The first page that a user visits during a session on a website.

 

The last page a user visits before ending a session and leaving a website.

 

The practice of using SEO strategies to increase visibility and rankings for online product pages and ecommerce websites.

 

The error message that is displayed when a server can’t find the specific webpage a user is trying to reach.

 

Opposite of a “nofollow” link. A “follow” link, or a dofollow link, passes link equity (or “juice”) from one page to the next, and it can help with the SEO of the linked page.

 

A standard network protocol used for the transfer of computer files between a client and server on a computer network. It’s often used to upload files to web servers, including website files and sitemaps.

 

The bottom part of a webpage. It often contains links, copyrights, and other essential details. Overloading the footer with keyword-rich links was once an SEO tactic, but it can be seen as spammy in modern SEO.

 

A summary answer to a user’s search query, displayed at the top of Google search results. It’s extracted from a webpage and includes the page’s title and URL.

 

An online discussion site where people can converse in the form of posted messages. Forums can be valuable for SEO when they are used appropriately, as they can generate user-generated content and can be a source of backlinks.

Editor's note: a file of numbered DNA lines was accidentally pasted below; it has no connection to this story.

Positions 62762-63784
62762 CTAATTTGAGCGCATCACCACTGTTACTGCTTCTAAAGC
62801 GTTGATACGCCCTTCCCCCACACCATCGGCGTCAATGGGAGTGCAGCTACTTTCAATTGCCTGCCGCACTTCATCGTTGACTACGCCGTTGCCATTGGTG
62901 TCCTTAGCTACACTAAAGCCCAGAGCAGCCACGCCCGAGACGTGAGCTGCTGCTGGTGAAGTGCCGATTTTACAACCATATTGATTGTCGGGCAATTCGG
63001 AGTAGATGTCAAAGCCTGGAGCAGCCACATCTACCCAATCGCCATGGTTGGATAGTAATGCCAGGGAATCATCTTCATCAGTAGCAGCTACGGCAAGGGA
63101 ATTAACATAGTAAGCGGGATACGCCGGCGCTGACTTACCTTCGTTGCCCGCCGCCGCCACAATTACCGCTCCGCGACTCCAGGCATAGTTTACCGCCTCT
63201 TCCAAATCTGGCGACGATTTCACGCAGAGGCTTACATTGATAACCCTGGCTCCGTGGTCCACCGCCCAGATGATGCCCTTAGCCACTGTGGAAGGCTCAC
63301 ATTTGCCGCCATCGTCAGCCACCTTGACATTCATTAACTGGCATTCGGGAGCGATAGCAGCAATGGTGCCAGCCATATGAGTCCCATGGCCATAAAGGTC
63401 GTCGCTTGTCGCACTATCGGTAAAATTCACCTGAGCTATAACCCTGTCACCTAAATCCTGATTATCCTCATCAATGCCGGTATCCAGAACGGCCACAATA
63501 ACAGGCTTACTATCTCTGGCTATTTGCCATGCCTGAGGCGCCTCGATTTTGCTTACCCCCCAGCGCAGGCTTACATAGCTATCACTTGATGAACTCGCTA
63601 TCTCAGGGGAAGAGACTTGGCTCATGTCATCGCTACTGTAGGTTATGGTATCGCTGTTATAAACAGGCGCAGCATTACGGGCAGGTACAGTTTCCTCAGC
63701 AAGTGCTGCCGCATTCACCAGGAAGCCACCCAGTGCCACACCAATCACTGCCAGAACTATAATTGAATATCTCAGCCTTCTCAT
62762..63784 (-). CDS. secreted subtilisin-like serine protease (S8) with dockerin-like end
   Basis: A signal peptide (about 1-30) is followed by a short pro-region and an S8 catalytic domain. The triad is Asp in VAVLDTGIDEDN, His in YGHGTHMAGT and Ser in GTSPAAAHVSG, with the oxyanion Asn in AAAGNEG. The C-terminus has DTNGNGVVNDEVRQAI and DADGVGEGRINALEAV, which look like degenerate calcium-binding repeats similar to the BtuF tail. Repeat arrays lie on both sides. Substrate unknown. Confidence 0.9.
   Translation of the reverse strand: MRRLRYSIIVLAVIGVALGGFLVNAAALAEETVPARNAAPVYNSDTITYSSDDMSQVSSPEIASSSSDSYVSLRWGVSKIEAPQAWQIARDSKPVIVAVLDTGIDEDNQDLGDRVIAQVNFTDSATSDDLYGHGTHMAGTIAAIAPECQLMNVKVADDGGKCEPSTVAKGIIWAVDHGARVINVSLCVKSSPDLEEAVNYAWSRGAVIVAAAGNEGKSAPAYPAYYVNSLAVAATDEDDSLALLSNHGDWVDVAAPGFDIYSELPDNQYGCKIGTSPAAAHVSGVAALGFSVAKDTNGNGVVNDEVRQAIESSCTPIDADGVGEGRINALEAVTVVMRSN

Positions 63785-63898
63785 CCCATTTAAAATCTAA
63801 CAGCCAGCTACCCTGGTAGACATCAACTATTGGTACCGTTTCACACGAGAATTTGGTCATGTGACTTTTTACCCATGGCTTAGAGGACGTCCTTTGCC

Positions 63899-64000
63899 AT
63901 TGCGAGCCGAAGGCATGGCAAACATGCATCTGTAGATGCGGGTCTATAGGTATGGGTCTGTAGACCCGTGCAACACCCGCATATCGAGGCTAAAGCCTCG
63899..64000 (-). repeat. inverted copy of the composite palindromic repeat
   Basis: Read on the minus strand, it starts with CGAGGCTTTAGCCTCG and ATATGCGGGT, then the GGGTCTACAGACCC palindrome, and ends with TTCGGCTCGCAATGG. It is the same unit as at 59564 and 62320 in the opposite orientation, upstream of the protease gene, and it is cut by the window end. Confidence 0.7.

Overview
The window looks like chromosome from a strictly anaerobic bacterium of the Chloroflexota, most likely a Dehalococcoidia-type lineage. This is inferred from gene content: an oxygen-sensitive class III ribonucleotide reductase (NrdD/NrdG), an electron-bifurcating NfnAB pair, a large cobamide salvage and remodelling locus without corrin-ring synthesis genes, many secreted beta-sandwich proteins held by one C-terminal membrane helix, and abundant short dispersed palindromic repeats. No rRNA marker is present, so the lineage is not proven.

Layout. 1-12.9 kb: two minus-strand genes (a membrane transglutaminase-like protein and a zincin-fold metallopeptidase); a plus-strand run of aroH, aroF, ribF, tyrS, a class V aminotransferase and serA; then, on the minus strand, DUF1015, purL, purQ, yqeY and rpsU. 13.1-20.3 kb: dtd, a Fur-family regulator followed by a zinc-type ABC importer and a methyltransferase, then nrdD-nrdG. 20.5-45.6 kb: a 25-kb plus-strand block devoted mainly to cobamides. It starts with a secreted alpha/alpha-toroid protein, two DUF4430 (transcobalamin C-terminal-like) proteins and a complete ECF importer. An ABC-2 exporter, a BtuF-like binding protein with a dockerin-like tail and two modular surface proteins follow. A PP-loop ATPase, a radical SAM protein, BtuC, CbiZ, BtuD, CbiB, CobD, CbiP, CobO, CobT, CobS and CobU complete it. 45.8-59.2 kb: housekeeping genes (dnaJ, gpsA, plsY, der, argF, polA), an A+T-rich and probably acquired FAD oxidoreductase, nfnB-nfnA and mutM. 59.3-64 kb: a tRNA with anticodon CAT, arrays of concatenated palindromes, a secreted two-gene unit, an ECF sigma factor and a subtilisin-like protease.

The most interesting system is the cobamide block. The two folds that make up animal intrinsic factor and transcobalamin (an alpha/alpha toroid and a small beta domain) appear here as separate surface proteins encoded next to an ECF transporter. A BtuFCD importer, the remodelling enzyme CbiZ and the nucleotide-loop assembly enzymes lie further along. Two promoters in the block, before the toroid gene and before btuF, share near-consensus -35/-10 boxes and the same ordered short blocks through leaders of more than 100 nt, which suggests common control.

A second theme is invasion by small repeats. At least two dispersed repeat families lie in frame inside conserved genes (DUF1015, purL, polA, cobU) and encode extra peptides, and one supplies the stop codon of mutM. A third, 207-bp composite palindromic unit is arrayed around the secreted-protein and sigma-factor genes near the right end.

This means that all pages on a website have a URL that is directly off the root domain, rather than being nested within multiple layers of directories. It’s believed that a flatter URL architecture can help in SEO by making pages more accessible to search engines and users.

 

This is Google’s web crawling bot (sometimes also called a “spider”). Googlebot discovers new and updated pages to be added to the Google index.

 

A popular free tool offered by Google that helps webmasters and SEO professionals track and analyse website traffic and user behaviour.

 

A free tool that lets business owners and organisations manage how their business information appears across Google, including Search and Maps.

 

Previously known as Google Webmaster Tools, this is a web service by Google that allows webmasters to check the indexing status and optimise the visibility of their websites.

 

The practice of writing and publishing an article on someone else’s website or blog. It’s a way to build relationships, exposure, authority, and links.

 

Refers to the complex systems used to retrieve data from its search index and instantly deliver the best possible results for a query. Google makes thousands of algorithm changes a year.

 

A free tool that allows you manage and deploy marketing tags (snippets of code or tracking pixels) on your website (or mobile app) without having to modify the code.

 

HTML elements (ranging from H1 to H6) used to designate headings on a webpage. They play a significant role in SEO by helping search engines understand the structure and content of a page. The H1 tag typically represents the main heading.

 

Text on a webpage that’s not visible to users but can be seen by search engines. Using hidden text is considered a black hat SEO tactic and can result in penalties.

 

An HTML attribute used to indicate the language and regional targeting of a page. It helps search engines serve the correct version of content to users based on their language or region.